It was the perfect storm. Following years of unprecedented growth, the challenges of climate change were looming large. Then came Covid-19. The numbers are bleak and by now well documented: the International Air Transport Association (IATA) estimated passenger revenue was down 90% year-on-year in April. The situation had scarcely improved by August, when that figure was at 75%. And it wasn’t just passenger revenue – freight volumes also suffered as trade slumped and borders remained closed.

As the pandemic wore on, airlines from all corners of the world – from giants like Air France- KLM, American Airlines and United Airlines to smaller regional carriers – received government bailouts or loans. The interdependent nature of the aviation ecosystem was perhaps best highlighted by the €6bn state recapitalisation of Lufthansa, the survival of which relied not only on Germany’s flagship carrier but also its subsidiaries, including Swiss International and Austrian Airlines, not to mention an 8% stake in Frankfurt Airport.

And it wasn’t just airlines. As revenue passenger kilometres fell by as much as 94%, airports, and related businesses as diverse as ground support services, retail and taxi companies, were forced to close or furlough staff. The aviation sector hit a low not seen since 9/11 – and it may yet prove more economically devastating over the longer term. Aircraft were mothballed, and profit and investment forecasts rewritten. The elephant in the room, however, hadn’t gone away. Climate change, it turns out, is immune to Covid-19.

Now or never

“The pandemic has accelerated trends that were there already,” says Robert Hall, executive director at Resilience First, a London-based think tank for business. “Operators are using the crisis to reconsider and accelerate tough strategic decisions. The pressure is on to find sustainable policies that will allow the industry to return to profit while also responding to the climate change agenda.”

Sir Stephen Hillier, chair of the UK’s Civil Aviation Authority, told a Resilience First aviation industry webinar in November that there may be worse to come. “I would argue that, as terrible and as tragic as this pandemic is in so many respects, the biggest long-term resilience challenge to the aerospace enterprise is actually decarbonisation and net zero,” said Hillier. What’s more, ignoring decarbonisation would do more harm than good. “Air travel will have a growing reputational impact to deal with because as other sectors decarbonise more quickly, aviation’s contribution to global warming will become an ever-greater percentage. This issue is going to grow unless we get to grips with it.”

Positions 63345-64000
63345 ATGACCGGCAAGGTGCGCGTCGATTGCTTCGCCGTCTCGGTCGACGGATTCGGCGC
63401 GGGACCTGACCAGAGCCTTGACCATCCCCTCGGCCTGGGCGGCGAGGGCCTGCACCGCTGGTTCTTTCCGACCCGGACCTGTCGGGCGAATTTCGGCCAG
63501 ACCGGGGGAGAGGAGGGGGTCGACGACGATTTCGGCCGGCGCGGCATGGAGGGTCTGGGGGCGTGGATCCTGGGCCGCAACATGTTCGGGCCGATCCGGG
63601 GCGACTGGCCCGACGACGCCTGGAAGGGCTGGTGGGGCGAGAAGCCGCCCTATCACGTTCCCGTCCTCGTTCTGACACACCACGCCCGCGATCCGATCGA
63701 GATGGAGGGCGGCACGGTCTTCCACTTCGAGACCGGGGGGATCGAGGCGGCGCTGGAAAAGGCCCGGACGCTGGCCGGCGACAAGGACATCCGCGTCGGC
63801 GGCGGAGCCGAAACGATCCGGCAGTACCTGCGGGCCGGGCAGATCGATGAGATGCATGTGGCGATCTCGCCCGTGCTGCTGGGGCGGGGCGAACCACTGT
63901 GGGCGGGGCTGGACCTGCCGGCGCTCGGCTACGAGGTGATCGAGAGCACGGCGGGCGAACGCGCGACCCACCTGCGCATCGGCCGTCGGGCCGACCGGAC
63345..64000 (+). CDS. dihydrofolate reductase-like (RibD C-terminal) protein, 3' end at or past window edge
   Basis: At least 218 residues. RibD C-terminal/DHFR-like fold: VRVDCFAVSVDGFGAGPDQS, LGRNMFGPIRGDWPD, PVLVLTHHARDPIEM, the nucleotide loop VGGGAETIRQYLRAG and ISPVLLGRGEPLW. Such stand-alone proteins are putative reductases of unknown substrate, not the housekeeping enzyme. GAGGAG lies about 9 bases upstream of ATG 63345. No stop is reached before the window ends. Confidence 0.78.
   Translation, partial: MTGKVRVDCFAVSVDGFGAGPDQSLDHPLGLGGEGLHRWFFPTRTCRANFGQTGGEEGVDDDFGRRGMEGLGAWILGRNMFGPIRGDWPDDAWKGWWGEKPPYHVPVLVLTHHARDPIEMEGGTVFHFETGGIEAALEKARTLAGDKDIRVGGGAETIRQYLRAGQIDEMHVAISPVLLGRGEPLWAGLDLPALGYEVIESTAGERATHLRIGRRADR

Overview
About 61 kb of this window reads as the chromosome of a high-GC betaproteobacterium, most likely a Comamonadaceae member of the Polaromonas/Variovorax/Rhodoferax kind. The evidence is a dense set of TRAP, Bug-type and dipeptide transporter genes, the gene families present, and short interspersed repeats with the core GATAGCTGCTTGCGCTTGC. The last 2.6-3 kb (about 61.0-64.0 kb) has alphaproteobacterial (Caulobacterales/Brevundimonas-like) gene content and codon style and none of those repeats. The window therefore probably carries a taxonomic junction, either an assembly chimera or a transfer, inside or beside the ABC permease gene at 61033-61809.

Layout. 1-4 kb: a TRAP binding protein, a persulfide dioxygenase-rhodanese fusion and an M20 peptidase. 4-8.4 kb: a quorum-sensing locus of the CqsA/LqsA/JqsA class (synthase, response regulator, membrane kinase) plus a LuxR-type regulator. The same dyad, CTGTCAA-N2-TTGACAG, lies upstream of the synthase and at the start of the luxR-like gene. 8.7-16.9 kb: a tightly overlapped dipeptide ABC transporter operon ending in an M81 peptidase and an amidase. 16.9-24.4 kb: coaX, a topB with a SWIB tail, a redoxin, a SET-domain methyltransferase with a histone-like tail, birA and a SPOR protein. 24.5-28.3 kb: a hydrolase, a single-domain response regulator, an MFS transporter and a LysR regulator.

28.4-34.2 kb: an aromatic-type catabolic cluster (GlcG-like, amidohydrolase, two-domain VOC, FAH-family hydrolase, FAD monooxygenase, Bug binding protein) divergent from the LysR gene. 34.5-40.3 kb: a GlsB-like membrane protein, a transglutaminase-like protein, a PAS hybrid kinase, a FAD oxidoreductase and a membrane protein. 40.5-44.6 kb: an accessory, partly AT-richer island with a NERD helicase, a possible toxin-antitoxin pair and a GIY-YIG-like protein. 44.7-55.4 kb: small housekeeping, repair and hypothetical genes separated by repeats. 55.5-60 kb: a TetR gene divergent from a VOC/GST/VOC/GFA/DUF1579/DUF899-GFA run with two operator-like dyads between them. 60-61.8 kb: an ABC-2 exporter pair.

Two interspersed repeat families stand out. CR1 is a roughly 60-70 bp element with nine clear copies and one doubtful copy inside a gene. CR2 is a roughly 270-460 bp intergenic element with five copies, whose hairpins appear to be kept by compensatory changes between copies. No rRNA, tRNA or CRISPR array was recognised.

Graham Bolton, chair of the British Aviation Group, went one step further, telling a follow-up webinar that it was now or never – without action, there would be no industry at all. “It’s existential,” he said in a subsequent webinar. “If we don’t find the money to deal with carbon both on the ground and in terms of the wider social and environmental impact at the airport, we won’t have people flying to generate revenue.”

Prior to Covid-19, hundreds of airports as far afield as London, Boston, Lagos and Singapore were working with Airports Council International’s (ACI) Airport Carbon Accreditation programme to take steps towards sustainability. Boosting energy efficiency inside terminals, moving ground support to electric and biofuel power, improving water management and cutting single-use plastics were all in focus. The pace of change may now accelerate as airports, carriers and contractors look ahead to economic recovery.

Plugging the cash gap

When Covid-19 hit, changes became more drastic. Among the first casualties as airlines looked to cut costs were older aircraft that were less fuel efficient and more expensive to maintain than newer models. According to IATA, each new generation of aircraft increases fuel efficiency by 15–20% – with fewer aircraft needed to service dwindling passenger numbers, it made sense for airlines to effectively bring forward the planned retirements of older models that were sucking cash from Covid-ravaged operating budgets. Post-pandemic fleets will, therefore, have a different look and feel – and bring with them sustainability benefits.

Following 9/11, Hall says more than 500 aircraft were retired and he sees history repeating. Largercapacity aircraft such as A340s and A380s, along with remaining B767s, B747s and B777s, have flown off to the scrapyard. “Experience of previous crises indicates that aircraft fleets will be at least 10–20% smaller in the near term and may take over five years to recover,” he says. The IATA does not expect pre-Covid demand to bounce back before 2024.

Hillier sees any carbon gains from these fleet changes as small fry, given the bigger picture. “In terms of Covid’s impact, you could say that there has been some positive effects [on the environment] because the first thing the airlines looked to was to retire their old and inefficient aircraft. But, in my view, that is almost a happenstance benefit. It was always something that was planned – it will have a benefit for decarbonisation, but we need to do much, much more.”

Juliana Scavuzzi, senior director for sustainability, environmental protection and legal affairs at ACI World, says part of that solution will come in the form of changes to aircraft design, such as electric or hydrogen-powered solutions. “These will potentially require considerable change or adaptation in current airport infrastructure and operations,” she says. “We’ve started to look into this to better understand these impacts.”